In his weekly blog series The Last Generation—really more of a highly flirtatious conversation, littered with innuendo—Max Warren discusses matters of general interest to our generation, frequently quotes things, and spills out the addled contents of a deviant mind.

Hello, Gainesville.

My name is Max Warren. As a former Gator (class of ’10 and, of course, an English major) currently self-exiled to the frigid north at Harvard Law, I’ll be your guide—or a whimsical psychopomp, perhaps — on this blog journey we’re about to begin. This blog will update weekly, so I implore you to keep coming back because, if you don’t, I may actually have to go and study law.

So, why title this thing of ours The Last Generation? Well, I assume most of you are passingly familiar with The Lost Generation, but for anyone who wants a refresher, I’ll try to break it down for you old-school without sounding like a 20th Century American Lit professor.

The phrase comes from something crazy old Gertrude “Rose is a rose is a rose” Stein said to Ernest Hemingway, describing his rough-and-tumble band of hard-drinking writers and artists in 1920s Paris. They lacked direction, in a very pressing sense, and pounded back the highballs and the absinthe to make up for it. They also gave us Gatsby, The Sun Also Rises, Picasso’s oeuvre and lots more. They had lived through the horror of WWI. They bore witness to the birth of mechanized war — many firsthand. The world was changing fast around them and the old ideals of honor and bravery didn’t hold their place in this colder, more modern world. What good was a Washington or a Wellington in the face of machine gun fire? They were a generation who had spent years in trenches, waiting to be ordered over the top for a cause they barely understood. Alienation was the hallmark of the times.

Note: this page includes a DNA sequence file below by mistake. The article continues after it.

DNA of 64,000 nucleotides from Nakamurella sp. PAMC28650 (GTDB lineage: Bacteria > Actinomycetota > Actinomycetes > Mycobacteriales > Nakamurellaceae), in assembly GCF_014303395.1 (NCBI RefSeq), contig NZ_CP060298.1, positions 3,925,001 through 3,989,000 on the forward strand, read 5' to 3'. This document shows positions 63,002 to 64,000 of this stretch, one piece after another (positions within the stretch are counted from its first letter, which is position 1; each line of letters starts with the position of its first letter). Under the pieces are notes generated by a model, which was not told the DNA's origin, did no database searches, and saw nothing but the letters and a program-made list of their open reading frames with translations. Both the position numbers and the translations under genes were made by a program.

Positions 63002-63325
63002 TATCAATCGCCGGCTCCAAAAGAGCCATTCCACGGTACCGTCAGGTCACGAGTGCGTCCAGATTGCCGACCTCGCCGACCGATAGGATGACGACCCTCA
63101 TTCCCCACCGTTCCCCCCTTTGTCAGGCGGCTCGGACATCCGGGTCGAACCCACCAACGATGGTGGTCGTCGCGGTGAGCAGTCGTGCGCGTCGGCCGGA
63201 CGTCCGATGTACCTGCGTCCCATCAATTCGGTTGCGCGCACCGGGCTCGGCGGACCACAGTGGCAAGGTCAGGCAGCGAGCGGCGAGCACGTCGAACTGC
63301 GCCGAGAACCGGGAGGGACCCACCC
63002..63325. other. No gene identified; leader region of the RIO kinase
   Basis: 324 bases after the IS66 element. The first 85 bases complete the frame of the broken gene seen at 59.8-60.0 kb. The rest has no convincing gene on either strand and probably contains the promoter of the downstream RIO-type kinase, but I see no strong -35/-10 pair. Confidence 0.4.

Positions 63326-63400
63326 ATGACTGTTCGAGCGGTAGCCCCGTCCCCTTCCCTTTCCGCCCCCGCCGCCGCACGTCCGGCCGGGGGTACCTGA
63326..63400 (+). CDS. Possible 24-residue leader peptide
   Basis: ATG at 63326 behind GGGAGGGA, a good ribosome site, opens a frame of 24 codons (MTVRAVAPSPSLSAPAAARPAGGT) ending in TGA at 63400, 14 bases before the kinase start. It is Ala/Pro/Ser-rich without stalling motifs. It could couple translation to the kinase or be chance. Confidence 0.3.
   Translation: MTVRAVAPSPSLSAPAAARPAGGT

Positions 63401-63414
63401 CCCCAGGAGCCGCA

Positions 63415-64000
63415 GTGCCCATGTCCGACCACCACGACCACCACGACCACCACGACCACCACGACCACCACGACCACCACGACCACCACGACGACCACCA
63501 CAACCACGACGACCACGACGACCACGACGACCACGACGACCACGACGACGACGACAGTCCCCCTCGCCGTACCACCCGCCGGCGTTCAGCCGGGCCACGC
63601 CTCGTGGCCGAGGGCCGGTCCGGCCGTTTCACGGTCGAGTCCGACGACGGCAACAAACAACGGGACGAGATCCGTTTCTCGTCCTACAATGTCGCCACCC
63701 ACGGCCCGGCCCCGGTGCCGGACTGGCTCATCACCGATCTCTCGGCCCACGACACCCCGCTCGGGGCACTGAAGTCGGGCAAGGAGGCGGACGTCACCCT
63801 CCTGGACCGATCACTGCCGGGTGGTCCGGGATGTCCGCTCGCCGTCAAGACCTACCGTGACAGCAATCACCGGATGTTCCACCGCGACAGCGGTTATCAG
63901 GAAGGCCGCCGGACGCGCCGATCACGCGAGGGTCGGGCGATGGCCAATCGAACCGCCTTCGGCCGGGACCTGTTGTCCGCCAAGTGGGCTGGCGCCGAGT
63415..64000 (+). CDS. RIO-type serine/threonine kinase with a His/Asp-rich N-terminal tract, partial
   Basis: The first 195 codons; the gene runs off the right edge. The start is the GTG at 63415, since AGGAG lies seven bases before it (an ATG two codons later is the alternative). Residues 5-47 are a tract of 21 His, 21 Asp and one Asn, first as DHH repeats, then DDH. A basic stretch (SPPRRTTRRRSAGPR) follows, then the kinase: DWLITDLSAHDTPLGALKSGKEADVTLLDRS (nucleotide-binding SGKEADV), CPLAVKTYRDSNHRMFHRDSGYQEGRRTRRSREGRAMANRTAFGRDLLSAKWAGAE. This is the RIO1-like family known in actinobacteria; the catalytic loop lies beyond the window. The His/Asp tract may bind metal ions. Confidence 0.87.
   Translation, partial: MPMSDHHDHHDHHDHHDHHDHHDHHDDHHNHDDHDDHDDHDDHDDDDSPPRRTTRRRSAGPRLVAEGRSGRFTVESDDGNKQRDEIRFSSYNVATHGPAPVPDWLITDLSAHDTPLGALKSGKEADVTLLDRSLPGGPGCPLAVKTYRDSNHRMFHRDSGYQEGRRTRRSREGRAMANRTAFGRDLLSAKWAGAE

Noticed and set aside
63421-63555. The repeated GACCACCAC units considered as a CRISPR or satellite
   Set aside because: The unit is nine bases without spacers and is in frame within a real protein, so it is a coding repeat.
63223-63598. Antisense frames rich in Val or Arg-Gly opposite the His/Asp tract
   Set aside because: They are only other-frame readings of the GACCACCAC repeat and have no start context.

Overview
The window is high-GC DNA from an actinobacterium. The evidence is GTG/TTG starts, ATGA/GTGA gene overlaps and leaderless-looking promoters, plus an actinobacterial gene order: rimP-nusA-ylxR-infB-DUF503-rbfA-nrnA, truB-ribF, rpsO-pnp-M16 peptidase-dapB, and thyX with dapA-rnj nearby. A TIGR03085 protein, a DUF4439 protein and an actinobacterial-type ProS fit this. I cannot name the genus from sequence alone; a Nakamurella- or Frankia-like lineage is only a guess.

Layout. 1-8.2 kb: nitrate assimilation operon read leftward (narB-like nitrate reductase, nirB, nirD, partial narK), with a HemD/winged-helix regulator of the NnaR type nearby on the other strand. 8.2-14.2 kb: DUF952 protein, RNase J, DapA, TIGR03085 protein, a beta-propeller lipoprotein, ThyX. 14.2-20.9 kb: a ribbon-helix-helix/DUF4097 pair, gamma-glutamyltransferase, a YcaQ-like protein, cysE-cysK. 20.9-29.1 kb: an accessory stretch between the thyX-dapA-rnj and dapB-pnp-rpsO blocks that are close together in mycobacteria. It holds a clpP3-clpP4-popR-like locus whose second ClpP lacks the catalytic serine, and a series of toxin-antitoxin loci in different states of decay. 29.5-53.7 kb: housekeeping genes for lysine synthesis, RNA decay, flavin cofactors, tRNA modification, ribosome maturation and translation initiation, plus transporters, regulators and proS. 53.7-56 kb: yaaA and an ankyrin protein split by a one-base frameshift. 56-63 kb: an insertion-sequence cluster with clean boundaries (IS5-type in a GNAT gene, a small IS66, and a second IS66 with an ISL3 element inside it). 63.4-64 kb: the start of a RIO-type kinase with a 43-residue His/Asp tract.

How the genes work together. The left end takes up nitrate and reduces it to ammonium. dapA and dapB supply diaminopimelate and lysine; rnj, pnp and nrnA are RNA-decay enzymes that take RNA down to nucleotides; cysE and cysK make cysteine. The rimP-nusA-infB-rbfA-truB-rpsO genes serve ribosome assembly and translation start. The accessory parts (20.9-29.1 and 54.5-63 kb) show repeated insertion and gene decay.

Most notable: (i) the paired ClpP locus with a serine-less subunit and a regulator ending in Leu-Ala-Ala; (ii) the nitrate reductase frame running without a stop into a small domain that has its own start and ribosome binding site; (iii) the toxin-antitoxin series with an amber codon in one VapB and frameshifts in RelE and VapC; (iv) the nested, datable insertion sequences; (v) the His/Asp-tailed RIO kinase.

And now to us, The Last Generation. I think we share more in common with those forebears than my brilliant play on the name. I think, in the same sense, we lack direction. The world is changing again, and doing it fast. And if we’re not going to be ordered out of the trenches, to be gunned down in No Man’s Land, then at the very least we live under threat as well—more metaphysical, perhaps, but just as unrelenting. The disconnect and the alienation within this colder, more modern world of ours, if not understood, if not used as a catalyst for renaissance, could destroy whatever potential we have to create beautiful things and build a better world.

I believe we occupy what will be a very special place in our cultural history. Those just a bit older than us still don’t understand how all of this new, world-shrinking technology works, and those just a bit younger than us don’t remember a time before it — a time when, in order to hang out with a friend you had to actually leave your house — a time, dare I say it, before Angry Birds. And so that makes us possibly the last chance—and it’s something to be hopeful about, rather than sad about. Because I think we have what it would take to rise to the occasion, if we play it right. And I think we’re the last chance, the last generation that can bring about an intellectual, creative renaissance before we’re all swallowed under. Après nous, le déluge!